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A look at 'The Lookout,' then and now

A look at 'The Lookout,' then and now

Jacob Zokvic

By Jacob Zokvic
Staff Writer

This story is a look back 40 years into the archives of the Feb 15, 1982 edition of The Lookout.

The front-page story on that date is about snow-day closures of LCC. The story describes how and why snow days were decided. The snow storm of Feb. 2, 2022, showed us that snow can still close campus.

This story is the perfect example of a story that is not too different from one we would publish at The Lookout today. In fact, we just recently published an editorial about the dangers of driving on icy roads.

On page 2 of the 1982 edition is a story that is also similar to those we would write today, but the object of focus is nowhere to be seen on our campus these days. The story explains that the typewriter room has been moved to a new location.

Computer labs get moved around campus today, and things were no different back then, just with fewer power cables to move around with it.

In 1982, LCC was just beginning to adapt to new technologies. On the third page are two stories about a new computer in the library. This computer’s whole function was to serve as a library catalog.

One story includes comments from students who are unconvinced of the new technology’s usefulness.

“I love them when they are working, but they are not working enough for me,” said Bonnie Bublitz, a photojournalism major. In six attempts to use the library computer, she said she was able to use it once.

It seems computers have been confounding us from their genesis. At least the technology help desk seems to be faster these days. The other story on the 1982 page describes how a replacement part to repair the computer will take six weeks to arrive.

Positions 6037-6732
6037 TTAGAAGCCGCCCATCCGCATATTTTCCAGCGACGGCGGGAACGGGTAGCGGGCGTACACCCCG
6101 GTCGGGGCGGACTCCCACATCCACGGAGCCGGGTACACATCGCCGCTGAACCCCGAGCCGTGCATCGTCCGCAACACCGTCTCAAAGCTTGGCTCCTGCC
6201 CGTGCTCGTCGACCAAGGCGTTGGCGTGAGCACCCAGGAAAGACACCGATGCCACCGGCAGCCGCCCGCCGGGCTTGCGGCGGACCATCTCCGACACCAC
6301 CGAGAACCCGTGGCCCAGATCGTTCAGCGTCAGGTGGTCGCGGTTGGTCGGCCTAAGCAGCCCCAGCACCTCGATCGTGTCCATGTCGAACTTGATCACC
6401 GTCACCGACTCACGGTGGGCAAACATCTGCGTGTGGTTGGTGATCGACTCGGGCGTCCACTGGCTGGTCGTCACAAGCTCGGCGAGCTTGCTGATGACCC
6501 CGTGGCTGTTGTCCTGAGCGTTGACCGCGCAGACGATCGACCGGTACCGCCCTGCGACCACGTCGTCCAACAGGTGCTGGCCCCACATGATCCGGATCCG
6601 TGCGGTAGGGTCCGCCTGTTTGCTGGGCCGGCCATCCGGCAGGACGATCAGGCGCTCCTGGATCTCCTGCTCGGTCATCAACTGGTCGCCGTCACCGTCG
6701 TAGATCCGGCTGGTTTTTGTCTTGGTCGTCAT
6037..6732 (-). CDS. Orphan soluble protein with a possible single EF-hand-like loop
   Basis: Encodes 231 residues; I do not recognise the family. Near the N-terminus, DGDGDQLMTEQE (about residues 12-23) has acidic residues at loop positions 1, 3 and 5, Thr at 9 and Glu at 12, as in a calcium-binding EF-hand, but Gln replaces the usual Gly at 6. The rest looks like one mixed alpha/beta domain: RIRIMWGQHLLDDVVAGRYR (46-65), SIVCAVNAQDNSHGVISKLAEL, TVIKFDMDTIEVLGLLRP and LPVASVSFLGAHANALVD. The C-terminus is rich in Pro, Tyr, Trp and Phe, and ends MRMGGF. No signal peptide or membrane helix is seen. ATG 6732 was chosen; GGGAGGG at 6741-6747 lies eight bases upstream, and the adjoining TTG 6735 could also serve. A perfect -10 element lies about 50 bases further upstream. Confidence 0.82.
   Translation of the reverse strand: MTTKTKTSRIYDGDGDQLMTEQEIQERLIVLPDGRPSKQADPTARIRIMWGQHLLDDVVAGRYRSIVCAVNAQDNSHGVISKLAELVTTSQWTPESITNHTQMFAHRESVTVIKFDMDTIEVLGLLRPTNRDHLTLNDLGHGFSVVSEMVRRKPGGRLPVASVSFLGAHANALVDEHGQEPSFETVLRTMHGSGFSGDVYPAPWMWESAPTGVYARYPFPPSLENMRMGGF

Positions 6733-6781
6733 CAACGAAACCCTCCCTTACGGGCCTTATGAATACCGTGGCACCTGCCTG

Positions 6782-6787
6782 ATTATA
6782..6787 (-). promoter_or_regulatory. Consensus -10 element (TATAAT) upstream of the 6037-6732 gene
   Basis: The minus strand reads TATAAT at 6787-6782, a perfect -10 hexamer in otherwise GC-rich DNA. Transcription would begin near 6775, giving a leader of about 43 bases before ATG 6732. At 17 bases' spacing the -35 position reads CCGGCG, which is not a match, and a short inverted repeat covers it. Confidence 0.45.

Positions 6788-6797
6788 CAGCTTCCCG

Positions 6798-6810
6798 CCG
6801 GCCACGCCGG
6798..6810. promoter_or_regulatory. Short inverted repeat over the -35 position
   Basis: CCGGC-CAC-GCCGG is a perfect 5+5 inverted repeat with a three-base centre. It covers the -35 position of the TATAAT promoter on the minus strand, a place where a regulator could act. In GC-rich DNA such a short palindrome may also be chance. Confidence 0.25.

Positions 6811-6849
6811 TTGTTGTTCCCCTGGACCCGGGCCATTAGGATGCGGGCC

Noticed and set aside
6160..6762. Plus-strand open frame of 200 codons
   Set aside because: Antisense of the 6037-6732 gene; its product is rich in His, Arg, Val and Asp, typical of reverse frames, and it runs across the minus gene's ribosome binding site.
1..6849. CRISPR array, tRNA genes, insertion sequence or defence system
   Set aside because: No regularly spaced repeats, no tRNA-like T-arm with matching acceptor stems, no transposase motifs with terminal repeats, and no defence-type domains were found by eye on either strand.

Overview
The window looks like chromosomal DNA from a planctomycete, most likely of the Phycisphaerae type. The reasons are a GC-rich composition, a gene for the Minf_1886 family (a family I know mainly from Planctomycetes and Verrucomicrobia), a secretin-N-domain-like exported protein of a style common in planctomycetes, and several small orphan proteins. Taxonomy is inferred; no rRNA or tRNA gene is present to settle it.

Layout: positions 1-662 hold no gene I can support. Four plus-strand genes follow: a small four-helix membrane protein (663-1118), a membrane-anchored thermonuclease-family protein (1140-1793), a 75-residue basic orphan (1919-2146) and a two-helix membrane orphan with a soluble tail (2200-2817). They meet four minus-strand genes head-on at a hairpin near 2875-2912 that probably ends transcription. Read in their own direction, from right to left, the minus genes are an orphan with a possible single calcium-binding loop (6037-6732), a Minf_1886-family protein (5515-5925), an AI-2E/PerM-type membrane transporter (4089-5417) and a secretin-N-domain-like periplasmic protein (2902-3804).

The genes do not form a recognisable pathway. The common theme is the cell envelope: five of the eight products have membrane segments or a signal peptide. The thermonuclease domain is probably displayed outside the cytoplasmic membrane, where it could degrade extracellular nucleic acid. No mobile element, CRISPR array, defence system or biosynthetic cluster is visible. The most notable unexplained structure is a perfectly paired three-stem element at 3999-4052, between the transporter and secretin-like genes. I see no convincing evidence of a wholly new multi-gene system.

The sports section from 1982 revealed that LCC once had a boxing club. The club had just taken part in the Lansing District semifinals of the Golden Gloves tournament, at which they won all eight of their bouts.

The sports section in 1982 also includes a look back at our own adviser, Larry Hook, back when he was the sports editor for The Lookout and a student at LCC. Larry wrote a story about the women’s basketball team that sounds just like one we would write today.

In his column in the same issue, Larry criticizes the NHL for its rough play and says he sees no reason to watch the sport descend into violence. They must have cleaned up their act, since a Red Wings poster hangs in his office today.

This edition carried a few glimpses of the challenges society faced at the time.

Included in the opinion section of 1982 is a letter from Christopher Duchene who is calling for welfare programs to be cut, instead of taxes raised.

“I personally can’t see any reason for me to pay more money into a system that will be broke when I want to collect my benefits in 40 years,” Duchene wrote.

He does not mention what specific programs he expects to have failed, but 40 years have passed. I would love to know if Christopher Duchene collects Social Security today.

The opinion section in 1982 also contains several pieces critical of Ronald Reagan and his economic policies. It seems people of the time already understood that trickle-down economics did very little for the common person.

This edition of The Lookout contains very similar material to that which we would write today. While technology and society continue to evolve, the interests of college students remain the same in many ways.

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